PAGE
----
WEDNESDAY, Sept. 21, 2016 (HealthDay News) — A non-tumor necrosis factor (TNF)-targeted biologic is more effective than a second anti-TNF drug for treatment of rheumatoid arthritis in patients with insufficient response to a first anti-TNF drug, according to a study published in the Sept. 20 issue of the Journal of the American Medical Association.
Jacques-Eric Gottenberg, M.D., Ph.D., from the Strasbourg University Hospital in France, and colleagues randomized 300 patients with rheumatoid arthritis with persistent disease activity and an insufficient response to anti-TNF therapy to receive a non-TNF-targeted biologic agent or an anti-TNF that differed from their previous treatment. Overall, 89.7 percent of patients completed the study.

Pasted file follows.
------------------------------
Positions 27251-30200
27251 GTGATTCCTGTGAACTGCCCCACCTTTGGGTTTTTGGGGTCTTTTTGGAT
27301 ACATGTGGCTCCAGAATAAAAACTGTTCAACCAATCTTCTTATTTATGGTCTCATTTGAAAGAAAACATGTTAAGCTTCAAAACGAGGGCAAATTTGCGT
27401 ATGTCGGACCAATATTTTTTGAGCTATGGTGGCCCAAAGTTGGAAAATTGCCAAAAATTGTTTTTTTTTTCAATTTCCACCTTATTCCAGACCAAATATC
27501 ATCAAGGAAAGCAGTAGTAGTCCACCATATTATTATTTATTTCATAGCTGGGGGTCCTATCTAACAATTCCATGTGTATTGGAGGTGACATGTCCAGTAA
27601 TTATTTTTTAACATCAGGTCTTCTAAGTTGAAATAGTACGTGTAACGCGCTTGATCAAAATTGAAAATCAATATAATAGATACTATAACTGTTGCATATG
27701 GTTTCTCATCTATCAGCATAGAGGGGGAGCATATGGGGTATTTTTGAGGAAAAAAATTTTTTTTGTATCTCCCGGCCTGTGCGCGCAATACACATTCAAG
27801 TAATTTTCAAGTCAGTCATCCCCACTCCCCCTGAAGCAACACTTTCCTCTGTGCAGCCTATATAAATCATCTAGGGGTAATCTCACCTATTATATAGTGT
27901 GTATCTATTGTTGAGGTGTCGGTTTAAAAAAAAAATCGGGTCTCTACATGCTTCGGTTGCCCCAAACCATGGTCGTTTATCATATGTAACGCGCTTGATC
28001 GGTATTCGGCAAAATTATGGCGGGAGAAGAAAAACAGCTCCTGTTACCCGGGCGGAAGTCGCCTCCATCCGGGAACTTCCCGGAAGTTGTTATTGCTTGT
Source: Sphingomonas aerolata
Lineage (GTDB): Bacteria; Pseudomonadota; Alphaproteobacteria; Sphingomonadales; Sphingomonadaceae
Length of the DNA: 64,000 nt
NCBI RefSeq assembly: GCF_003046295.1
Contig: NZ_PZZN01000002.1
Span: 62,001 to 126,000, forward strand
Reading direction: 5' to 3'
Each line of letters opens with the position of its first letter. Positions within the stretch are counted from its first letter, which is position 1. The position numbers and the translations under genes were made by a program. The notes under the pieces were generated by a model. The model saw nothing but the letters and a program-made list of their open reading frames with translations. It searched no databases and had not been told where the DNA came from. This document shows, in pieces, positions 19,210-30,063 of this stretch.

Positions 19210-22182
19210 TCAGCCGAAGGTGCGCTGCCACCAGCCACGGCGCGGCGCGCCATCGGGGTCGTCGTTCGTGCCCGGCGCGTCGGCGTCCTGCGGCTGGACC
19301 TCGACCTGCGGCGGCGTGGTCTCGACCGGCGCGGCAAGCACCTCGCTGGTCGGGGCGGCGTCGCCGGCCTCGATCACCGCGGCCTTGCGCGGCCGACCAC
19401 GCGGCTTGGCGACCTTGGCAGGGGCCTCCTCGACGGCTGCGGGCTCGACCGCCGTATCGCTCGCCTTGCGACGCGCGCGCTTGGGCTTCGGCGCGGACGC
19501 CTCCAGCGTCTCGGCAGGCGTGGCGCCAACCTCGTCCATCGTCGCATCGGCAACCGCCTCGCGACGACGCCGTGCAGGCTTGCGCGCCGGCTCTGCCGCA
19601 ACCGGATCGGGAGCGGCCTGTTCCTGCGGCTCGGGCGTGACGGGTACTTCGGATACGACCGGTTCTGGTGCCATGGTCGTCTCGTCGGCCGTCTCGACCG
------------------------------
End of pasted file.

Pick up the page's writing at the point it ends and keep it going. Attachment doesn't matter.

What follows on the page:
The researchers found that 69 percent of patients in the non-TNF group and 52 percent in the second anti-TNF group achieved a good or moderate European League Against Rheumatism response (odds ratio, 2.06). The non-TNF group had a lower disease activity score in 28 joints-erythrocyte sedimentation rate than in the second anti-TNF group (mean difference, −0.43). More patients in the non-TNF group showed low disease activity at weeks 24 and 52 (odds ratio, 2.09 and 2.26, respectively).
“Among patients with rheumatoid arthritis previously treated with anti-TNF drugs but with inadequate primary response, a non-TNF biologic agent was more effective in achieving a good or moderate disease activity response at 24 weeks than was the second anti-TNF medication,” the authors write.
Several authors disclosed financial ties to the pharmaceutical industry.
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